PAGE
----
Efforts to force the resignation of Brownsburg-Chatham‘s mayor have been put to rest.
At the monthly council meeting in April 2018, council unanimously passed a motion demanding Mayor Catherine Trickey’s resignation amid allegations she had authorized expenses without council’s consent, and that she had given confidential information in an interview with a journalist from a Lachute newspaper.
The motion called for Trickey to resign within 48 hours, which she did not do.
At the January 2019 council meeting, the motion was withdrawn, but two councillors, Sylvie Décosse and Kévin Maurice, were absent.
During question period at the February 5 council meeting, resident and former councillor Kevin Bush asked Décosse and Maurice if they had supported rescinding the motion. Both councillors said they were in favour.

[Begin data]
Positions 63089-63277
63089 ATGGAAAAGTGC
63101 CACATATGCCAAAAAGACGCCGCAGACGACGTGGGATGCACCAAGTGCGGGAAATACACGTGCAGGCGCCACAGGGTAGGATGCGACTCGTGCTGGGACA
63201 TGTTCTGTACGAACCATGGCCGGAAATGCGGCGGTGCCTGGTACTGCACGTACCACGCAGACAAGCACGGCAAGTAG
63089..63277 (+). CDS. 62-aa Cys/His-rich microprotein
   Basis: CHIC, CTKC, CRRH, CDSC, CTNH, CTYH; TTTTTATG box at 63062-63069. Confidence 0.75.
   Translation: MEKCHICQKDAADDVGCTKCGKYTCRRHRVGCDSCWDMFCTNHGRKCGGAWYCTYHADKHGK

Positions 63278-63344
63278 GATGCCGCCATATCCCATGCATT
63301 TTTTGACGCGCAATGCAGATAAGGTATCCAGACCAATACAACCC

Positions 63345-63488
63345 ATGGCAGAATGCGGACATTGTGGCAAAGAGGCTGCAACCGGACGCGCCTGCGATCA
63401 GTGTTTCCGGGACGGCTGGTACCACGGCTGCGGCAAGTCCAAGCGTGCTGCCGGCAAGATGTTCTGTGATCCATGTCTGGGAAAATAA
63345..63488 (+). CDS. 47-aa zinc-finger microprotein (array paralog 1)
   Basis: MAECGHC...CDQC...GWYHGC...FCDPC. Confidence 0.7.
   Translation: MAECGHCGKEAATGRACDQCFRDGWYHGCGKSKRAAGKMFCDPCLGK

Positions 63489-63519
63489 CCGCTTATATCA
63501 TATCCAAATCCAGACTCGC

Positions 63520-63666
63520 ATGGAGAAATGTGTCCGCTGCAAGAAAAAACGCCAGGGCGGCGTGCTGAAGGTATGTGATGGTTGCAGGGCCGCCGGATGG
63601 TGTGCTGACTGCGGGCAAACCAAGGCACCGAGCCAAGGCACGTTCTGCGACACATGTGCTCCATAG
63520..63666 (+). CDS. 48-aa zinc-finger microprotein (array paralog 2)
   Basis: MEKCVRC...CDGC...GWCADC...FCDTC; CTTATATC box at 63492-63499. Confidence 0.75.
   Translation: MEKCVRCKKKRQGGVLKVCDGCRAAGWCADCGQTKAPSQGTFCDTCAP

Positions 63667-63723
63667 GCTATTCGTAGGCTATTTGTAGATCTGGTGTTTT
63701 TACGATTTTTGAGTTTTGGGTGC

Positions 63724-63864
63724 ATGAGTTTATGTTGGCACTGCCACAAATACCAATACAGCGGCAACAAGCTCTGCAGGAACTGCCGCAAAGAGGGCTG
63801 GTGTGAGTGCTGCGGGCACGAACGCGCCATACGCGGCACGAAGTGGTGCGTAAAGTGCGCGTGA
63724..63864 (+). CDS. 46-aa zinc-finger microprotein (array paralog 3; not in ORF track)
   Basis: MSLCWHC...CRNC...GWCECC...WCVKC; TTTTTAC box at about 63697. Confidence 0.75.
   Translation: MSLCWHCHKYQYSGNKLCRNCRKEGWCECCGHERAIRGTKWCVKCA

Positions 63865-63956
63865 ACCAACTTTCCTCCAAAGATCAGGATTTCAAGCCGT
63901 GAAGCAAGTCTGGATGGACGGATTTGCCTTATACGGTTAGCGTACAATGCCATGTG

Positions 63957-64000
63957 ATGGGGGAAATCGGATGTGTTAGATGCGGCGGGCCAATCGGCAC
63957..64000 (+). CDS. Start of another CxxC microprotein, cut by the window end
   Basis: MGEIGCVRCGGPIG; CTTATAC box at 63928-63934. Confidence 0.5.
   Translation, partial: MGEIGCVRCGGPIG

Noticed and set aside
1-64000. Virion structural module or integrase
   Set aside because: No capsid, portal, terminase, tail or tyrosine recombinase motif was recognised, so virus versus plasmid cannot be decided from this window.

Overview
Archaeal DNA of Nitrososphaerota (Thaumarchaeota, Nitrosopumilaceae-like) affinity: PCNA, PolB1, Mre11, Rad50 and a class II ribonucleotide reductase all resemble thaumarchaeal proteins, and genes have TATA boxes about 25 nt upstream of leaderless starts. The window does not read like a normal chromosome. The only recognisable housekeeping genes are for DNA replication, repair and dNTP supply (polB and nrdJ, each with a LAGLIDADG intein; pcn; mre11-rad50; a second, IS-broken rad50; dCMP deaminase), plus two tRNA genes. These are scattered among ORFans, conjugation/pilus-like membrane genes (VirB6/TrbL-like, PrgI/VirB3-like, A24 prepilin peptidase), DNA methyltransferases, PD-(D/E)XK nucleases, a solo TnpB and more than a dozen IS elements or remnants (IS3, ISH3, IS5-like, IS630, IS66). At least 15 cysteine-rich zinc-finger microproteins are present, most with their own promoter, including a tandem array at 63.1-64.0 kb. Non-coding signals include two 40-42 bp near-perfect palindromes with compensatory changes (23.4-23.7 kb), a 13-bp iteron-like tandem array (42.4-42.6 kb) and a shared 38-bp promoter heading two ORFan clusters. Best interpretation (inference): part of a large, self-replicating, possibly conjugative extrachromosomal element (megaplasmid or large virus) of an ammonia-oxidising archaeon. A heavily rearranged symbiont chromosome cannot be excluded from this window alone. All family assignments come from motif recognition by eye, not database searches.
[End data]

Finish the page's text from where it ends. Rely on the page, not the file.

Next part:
Maurice said much of the animosity that led to the motion at the time resulted from the relative inexperience of what was still a newly elected council.
“We’re working good,” he said about the current relationship councillors have with the mayor.
Trickey said she is very satisfied about the motion being withdrawn.
The mayor, along with Director-General Hervé Rivet have noted that it is not legally feasible for a municipal council to force the resignation of a mayor using motions like the one that was passed.
According to Canada’s constitution, municipalities are an exclusively provincial responsibility, and each province can enact laws governing its municipalities.
The Québec Municipal Code, which is the province’s law outlining the responsibilities and powers of councils, does not contain provisions for resolutions demanding the resignation of mayors.
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